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Funding for better services to Older Australians starts to flow.

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1 July 2010

Funding for Better Services to Older Australians Starts to Flow

Older people across Australia will receive better aged care services with additional funding for services starting to flow from today, Minister for Ageing Justine Elliot said.

Minister Elliot joined Labor candidate for Wentworth Steven Lewis to tour the War Memorial Hospital in Waverly which last year provided more than 43,000 outpatient services to older people in Sydney’s eastern suburbs.

The hospital cares for 35 inpatients and as part of the Gillard Government’s $500 million investment to expand subacute care services, has received an additional $450,000 to employ more allied health professionals and to develop and introduce the Geriatric Flying Squad that provides clinical care and assessments in people’s homes.

Minister Elliot said: “We believe older Australians deserve better. Better health services and better aged care services and that is why we are getting on with the job of reforming our health, hospitals and aged care system.

“A strong economy and decisive action by the Government during the global financial crisis has enabled these important investments to be made, providing a fairer share and more support for older Australians and their families,” Minister Elliot said.

From today, additional funding will flow for:

 Increased financial incentives to GPs to provide services to residents of aged care facilities;

 An additional 651 transition care places to help older people to regain their independence following a hospital stay;

 Additional services through the roll-out of 1,600 subacute beds or bed-equivalents;

 Better support for aged care workers undertaking training through the Government’s $60 million Aged Care Education and Training Incentive Program; and

 A $10 million funding boost for rural and remote community aged care providers.

Older Australians and their families will also have greater control over the design and delivery of the community care and services they receive through the introduction of Consumer Directed Care packages.

From today the Government will also introduce the new Continence Aids Payment Scheme which will increase choice and flexibility for people with severe incontinence.

The Government is also working to strengthen protections for older Australians receiving care by providing additional funds to better equip the Aged Care Complaints Investigation Scheme, expanding avenues to resolve complaints and improving the oversight of residents’ savings held in the form of aged care accommodation bonds.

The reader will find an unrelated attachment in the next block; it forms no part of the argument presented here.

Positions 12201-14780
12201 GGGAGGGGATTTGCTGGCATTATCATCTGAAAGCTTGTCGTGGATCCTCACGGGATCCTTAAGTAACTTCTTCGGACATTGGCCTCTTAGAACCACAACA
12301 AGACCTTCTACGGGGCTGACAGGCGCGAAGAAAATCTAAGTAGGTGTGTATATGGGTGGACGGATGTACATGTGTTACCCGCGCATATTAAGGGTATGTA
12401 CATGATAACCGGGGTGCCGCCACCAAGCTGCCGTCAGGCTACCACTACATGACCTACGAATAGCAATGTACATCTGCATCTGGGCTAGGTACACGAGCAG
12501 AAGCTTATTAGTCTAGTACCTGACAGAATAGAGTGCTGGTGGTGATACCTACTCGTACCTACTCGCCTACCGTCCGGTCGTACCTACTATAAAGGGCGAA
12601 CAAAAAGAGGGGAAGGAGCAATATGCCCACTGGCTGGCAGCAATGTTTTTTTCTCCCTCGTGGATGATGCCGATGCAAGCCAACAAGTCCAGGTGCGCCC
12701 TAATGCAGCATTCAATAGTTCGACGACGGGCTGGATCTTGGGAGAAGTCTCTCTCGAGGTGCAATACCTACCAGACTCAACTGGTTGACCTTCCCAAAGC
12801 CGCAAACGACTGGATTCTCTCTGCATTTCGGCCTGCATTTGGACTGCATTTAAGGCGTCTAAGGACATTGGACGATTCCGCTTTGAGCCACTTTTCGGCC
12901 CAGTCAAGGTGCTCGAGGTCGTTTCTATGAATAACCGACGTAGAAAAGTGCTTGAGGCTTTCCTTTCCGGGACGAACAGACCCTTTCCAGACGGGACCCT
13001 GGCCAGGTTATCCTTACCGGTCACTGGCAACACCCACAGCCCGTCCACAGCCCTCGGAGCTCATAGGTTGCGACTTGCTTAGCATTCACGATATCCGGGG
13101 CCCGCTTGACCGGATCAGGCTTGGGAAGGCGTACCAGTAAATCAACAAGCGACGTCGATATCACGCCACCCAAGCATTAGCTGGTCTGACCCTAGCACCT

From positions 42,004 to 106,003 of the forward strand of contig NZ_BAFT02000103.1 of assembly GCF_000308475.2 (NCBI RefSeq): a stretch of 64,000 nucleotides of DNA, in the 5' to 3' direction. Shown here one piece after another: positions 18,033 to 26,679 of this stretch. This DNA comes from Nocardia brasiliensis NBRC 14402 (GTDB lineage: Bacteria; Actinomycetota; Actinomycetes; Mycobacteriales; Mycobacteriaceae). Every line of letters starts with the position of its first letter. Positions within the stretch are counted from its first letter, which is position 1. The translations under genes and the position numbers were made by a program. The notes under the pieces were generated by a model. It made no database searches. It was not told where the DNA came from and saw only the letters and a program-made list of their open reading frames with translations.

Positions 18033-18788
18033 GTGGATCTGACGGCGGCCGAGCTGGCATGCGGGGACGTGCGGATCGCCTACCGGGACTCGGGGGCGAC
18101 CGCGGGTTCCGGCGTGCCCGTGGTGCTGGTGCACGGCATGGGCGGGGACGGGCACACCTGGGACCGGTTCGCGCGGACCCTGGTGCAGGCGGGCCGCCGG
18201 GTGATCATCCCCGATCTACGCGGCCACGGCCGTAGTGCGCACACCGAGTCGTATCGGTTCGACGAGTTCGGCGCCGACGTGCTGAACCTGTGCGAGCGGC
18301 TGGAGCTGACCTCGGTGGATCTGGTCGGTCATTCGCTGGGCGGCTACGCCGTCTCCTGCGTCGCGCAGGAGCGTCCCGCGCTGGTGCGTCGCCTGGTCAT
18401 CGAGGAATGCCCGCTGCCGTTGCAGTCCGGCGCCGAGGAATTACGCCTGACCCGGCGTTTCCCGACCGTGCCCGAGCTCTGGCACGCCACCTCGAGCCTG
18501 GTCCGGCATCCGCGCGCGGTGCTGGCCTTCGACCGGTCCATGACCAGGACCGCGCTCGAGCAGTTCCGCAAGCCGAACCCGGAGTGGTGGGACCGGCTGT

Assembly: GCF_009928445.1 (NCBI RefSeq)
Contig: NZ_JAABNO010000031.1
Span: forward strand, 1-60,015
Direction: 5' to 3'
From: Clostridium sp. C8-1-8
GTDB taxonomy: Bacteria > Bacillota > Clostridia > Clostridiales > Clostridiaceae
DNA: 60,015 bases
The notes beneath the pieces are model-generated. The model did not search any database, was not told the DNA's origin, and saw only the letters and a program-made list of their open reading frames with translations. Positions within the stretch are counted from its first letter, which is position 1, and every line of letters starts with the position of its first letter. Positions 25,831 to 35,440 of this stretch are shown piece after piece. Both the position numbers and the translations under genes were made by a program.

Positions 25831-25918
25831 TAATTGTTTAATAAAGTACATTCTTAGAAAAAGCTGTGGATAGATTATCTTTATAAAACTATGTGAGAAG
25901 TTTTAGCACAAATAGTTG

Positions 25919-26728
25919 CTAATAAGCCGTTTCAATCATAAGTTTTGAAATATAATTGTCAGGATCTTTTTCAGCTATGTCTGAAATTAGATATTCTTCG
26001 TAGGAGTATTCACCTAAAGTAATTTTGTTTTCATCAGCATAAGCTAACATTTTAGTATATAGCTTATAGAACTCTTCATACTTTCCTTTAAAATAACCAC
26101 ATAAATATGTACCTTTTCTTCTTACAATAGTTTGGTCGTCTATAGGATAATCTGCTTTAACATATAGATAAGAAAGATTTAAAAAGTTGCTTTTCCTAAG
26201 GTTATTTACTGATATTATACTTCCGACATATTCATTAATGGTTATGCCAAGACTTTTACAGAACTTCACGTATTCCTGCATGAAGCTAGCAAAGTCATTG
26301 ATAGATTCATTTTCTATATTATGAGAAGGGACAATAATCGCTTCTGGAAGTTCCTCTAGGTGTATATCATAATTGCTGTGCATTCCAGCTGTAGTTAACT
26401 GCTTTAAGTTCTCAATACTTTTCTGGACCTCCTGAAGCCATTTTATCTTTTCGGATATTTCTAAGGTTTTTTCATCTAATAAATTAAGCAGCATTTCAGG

Labor candidate for Wentworth Steven Lewis said: “The population of older people aged 70 and over in New South Wales is expected to increase by 41 per cent by 2020 and we recognise how important it is to plan for the future nationally and right here in the eastern suburbs of Sydney.

“We are preparing for the challenges of an ageing population through the biggest reforms to the health system since the introduction of Medicare.

“Older Australians deserve a better health, hospital and aged care system. They need a system they can rely on, one that extends care beyond the hospital door,” Mr Lewis said.

Of the 651 new transition care packages that become available from today, the War Memorial Hospital will receive 12, helping up to 90 older people each year. This builds on the 20 existing packages already delivering care.

These new transition care places are delivering on the Government’s commitment to provide an additional 2000 transition care places by 2012. The new places build on the 698 places already delivering services, helping up to 5,200 seniors across the country leave hospital sooner.

Transition care places provide up to 12 weeks of care with a possible extension of six weeks, either in the client’s own home or in a bed-based residential setting following a hospital admission.

It provides low intensity therapy services, such as physiotherapy, occupational therapy, dietetics, podiatry, speech therapy, nursing and/or personal care services.

There are currently 934 transition care packages in New South Wales that help up to 7,000 older people in New South Wales leave the acute hospital system each year.

The Gillard Government is reforming aged care. We are taking full funding and policy responsibility to build nationally consistent system. This national system will be supported by better access to services, more highly qualified staff, more aged care places, better access to GP and primary care and stronger protections for older Australians receiving care.

The allocation of new transition care places by state and territory is as follows:

State/Territory Transition care places

New South Wales 222

Victoria 163

Queensland 126

South Australia 58

Western Australia 59

Tasmania 15

Australian Capital Territory 8


For more information, contact Mrs Elliot's office on (02) 6277 7280